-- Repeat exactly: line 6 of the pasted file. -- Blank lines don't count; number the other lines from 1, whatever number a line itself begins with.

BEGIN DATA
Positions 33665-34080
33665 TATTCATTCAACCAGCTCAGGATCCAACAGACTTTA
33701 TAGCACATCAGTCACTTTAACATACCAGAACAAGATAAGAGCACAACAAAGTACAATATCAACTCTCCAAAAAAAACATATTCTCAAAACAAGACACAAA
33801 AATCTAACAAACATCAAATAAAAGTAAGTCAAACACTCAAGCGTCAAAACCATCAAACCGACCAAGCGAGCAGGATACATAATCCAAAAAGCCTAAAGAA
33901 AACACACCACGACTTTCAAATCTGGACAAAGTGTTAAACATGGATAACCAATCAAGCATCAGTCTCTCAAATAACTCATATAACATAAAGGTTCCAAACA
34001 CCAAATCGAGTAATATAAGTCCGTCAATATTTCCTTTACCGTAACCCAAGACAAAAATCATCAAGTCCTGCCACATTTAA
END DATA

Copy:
34001 CCAAATCGAGTAATATAAGTCCGTCAATATTTCCTTTACCGTAACCCAAGACAAAAATCATCAAGTCCTGCCACATTTAA